It is a common misconception that Arundel Castle is ‘just a castle’ with perhaps a private garden, hidden from the snooping eyes of the tourist. In fact this couldn’t be further from the truth and Arundel Castle gardens should be on every garden visitor’s ‘bucket list’.
The extensive grounds are dominated by the Hogwarts-style castle and nearby Cathedral. With gothic pergolas cleverly mimicking the arched windows of the castle, the rose garden ticks all the boxes for rose-lovers. Laid out in a uniform of 4 squares intersected with paths the rose garden makes a perfect start to the visitor’s experience of the castle gardens.
Beside the Fitzalan chapel, the lightness of the walled ‘white garden’ is a great foil for the dark stone walls of the chapel beyond. Here, the globes of Alium ‘Mount Everest’ and ‘Mont Blanc’ tower over ‘Iceberg’ and ‘Winchester Cathedral’ roses with spires of foxgloves and delphiniums bursting skywards beside frothy cosmos.
Wild-flower meadow style planting leads towards the Collector Earl’s Garden, an Italianate garden designed by Isobel and Julian Bannerman. A formal water canal and hornbeam pergola overlook ‘Oberon’s Palace’ – a seashell lined folly with stalagmite fountain, guarded on either side by tall oak obelisks, each crowned with a gilded ‘sun’. Surrounded by exotic planting including palms and tree ferns, the centre of the garden is a grass maze – a delightful mix of formal maze mown into fluid meadow grass dotted with the purple pom-poms of alliums.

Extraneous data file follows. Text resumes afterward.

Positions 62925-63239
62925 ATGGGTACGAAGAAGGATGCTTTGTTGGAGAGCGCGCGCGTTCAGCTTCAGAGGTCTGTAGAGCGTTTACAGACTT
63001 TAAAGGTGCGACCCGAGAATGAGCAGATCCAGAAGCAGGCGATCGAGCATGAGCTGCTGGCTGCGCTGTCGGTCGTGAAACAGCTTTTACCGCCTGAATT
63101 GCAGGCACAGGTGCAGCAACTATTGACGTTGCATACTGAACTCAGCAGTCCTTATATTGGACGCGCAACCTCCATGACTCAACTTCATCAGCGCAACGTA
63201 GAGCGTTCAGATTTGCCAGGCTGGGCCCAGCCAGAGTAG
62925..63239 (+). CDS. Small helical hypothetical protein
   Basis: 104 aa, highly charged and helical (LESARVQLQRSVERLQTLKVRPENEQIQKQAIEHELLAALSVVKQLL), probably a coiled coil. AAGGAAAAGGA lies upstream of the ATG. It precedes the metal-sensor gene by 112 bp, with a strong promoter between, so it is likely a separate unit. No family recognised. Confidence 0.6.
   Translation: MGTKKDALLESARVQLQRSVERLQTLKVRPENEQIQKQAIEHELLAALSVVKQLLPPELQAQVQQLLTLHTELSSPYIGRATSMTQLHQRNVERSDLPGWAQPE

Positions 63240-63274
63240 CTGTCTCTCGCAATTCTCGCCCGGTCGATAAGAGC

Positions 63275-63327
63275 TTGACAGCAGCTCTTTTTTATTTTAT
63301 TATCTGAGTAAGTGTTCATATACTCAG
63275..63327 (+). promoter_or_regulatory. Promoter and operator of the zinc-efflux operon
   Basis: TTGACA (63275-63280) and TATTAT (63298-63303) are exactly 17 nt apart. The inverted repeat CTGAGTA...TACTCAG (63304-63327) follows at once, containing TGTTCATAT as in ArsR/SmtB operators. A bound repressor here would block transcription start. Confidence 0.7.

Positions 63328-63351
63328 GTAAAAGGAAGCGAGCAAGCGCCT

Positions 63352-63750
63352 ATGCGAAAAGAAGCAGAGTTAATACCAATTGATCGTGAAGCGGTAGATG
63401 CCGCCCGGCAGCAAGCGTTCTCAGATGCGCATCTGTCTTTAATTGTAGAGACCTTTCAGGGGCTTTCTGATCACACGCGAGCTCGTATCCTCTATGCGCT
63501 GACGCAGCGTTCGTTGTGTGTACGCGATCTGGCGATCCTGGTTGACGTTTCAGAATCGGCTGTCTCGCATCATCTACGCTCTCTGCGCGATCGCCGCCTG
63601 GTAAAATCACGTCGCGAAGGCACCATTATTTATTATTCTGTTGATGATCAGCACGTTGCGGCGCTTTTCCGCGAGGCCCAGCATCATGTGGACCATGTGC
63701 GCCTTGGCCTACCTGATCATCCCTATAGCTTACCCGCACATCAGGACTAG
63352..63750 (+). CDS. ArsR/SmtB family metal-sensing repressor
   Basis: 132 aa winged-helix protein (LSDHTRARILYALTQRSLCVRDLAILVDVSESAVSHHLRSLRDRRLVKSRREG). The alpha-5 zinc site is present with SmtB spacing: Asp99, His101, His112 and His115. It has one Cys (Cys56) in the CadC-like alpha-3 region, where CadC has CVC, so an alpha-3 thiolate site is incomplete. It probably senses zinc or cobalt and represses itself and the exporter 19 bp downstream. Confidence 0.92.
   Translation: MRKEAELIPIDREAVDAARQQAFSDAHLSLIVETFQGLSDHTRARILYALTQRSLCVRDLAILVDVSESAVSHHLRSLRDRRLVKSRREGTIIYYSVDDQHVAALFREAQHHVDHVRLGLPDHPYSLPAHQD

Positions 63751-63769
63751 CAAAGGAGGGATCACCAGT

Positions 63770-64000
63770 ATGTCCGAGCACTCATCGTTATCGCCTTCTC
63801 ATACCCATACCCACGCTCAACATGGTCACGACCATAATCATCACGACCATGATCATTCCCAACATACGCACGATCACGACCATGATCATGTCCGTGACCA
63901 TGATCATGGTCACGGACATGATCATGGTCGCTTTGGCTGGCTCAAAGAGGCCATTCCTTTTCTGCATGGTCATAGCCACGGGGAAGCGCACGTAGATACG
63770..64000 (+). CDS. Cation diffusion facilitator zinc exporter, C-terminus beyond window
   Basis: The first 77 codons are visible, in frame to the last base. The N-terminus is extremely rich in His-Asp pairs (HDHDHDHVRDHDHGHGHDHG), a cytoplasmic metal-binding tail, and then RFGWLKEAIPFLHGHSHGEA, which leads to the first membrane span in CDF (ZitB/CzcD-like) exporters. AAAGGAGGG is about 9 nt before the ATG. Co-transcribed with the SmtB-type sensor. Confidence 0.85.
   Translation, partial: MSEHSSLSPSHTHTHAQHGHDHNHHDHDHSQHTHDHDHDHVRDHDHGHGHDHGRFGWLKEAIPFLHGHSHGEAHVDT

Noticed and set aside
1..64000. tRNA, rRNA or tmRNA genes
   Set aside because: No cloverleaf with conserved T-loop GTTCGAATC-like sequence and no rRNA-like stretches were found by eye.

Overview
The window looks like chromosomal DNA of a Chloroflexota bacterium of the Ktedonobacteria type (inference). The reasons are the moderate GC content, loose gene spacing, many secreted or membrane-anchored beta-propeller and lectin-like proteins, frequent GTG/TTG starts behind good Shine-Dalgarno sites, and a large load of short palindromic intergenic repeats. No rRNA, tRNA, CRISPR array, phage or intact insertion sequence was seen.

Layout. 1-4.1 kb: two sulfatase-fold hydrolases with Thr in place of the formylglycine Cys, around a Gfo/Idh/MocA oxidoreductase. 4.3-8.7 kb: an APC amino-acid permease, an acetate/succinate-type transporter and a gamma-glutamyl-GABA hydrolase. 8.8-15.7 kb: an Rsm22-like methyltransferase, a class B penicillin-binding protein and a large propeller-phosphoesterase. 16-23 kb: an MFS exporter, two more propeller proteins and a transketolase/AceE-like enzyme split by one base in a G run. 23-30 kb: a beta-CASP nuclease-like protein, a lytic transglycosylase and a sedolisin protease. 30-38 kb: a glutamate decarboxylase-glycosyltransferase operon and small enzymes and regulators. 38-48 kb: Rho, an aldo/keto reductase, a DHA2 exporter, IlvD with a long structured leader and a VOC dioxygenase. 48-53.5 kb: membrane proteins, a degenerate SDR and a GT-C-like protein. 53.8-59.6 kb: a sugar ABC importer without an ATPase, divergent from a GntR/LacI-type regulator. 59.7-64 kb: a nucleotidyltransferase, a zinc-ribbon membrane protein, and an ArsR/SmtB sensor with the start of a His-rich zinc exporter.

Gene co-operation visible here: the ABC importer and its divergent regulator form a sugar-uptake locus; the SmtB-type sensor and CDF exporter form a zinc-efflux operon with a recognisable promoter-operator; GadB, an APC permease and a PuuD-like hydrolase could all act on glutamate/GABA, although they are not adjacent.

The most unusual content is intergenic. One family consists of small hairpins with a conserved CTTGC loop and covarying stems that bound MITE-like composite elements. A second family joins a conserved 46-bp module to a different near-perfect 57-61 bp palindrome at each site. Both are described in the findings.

WALLED KITCHEN GARDEN
Onwards finally to the gravel-pathed walled garden beside the Cathedral church, the purple and lime-green planting of the herbaceous borders spilling over the walkways with fountains and arch-shaped pergolas providing focal points. Traditional glass-houses, recently restored house exotics to supply the castle and a further vegetable and cut-flower garden is helpfully labelled so the visitor can see how the other half eat!
STUMPERY AND MORE
A new wild flower meadow within the walled garden features a thatched summer house which leads in turn to the stumpery garden where artfully placed tree stumps, sourced from the estate form a natural sculpture against exotic tree ferns and abundant planting including clematis, aquilegia and the glorious towering spires of echiums, reflecting the spires of the Cathedral beyond.